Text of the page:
“Sport enthusiasts are also seeking out our hiking/cycling trails and running tracks.”

Cambodia in 2023 is focused on getting its hospitality groove back after Covid, with new hotels in Phnom Penh and Siem Reap, including a new Banyan Tree property set to open in Q4 2023. 

“We seek out destinations that are steeped in architectural heritage, history and culture for our properties,” says Adhi Goen Group Head of Communications. 

“A hotel in Siem Reap resonates with our brand’s desire to create authentic, local experiences in the form of accommodation.” 

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Of the three countries, Vietnam could be considered the ‘big sister’, spanning a massive 1,025 miles from north to south, with long periods on the road, by rail or internal flights necessary to cover it all in one trip. 

The capital – Ho Chi Minh City – is a hectic, buzzing place with high-end shops, historic sights, gleaming hotels and a revered International food scene.

Smaller Saigon seems no less hectic on the ground but with its French colonial architecture and large parks is softer around the edges. 

Visitors looking to escape the hubbub can head up north for lush green rice terraces and the lofty peaks of Sapa, which is great for hiking, or south for swaying palms and beautiful beaches. Cam Ranh is the beautiful, up-and-coming beach area that could easily rival the best beaches in Thailand.

In the tiny town of Hoi An, with its cycling locals, winding canals and dressmakers, you can get beautiful clothes made for a song.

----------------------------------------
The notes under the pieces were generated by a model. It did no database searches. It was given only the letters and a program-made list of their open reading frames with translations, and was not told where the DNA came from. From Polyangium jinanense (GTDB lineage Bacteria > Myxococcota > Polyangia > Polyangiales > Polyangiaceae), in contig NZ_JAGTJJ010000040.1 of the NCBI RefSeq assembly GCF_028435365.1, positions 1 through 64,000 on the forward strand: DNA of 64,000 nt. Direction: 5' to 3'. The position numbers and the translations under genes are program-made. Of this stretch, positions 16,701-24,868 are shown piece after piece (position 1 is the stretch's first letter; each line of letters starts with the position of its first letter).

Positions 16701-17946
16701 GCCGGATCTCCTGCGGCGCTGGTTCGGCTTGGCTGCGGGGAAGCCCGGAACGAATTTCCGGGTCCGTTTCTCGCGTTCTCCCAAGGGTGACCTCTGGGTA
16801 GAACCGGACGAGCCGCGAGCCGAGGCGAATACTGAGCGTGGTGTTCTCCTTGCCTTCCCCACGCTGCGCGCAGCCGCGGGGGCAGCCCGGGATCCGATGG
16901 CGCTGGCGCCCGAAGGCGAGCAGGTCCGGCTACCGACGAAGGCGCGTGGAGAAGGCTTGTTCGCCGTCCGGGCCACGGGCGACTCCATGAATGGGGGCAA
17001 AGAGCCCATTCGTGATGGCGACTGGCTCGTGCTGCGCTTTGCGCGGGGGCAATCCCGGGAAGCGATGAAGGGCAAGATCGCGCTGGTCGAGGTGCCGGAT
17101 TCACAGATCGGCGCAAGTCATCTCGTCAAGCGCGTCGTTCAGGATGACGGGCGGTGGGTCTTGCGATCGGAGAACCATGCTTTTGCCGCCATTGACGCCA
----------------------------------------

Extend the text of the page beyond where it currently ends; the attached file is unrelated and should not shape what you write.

Top tip: For a special occasion or a high-spending client, suggest booking business class seats on Bamboo Airways direct from London-Gatwick to Hanoi or Ho Chi Minh City. This new airline operates a fleet of Dreamliners with lie-flat beds, silver service dining and huge screens for entertainment in business class. The airline also flies within Vietnam.

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Visitors primarily heading to Cambodia to see the ancient temples of Angkor Wat will be surprised by what’s on offer in this little sister of the Indochina family. 

From dense rainforests and private islands to bustling cities and endangered wildlife, no two areas are the same – guaranteeing a fun and varied break.

To fully appreciate Angkor Wat – a complex of temples so vast The Guinness Book of Records considers it the world’s largest religious structure – a tour guide is a must; a motorbike tour is a good idea if lots of walking is an issue.  

If time is short, build an itinerary that combines time in Siem Reap – the starting point for Angkor, and Cambodia’s second largest city – with the southern islands, of which there are 16.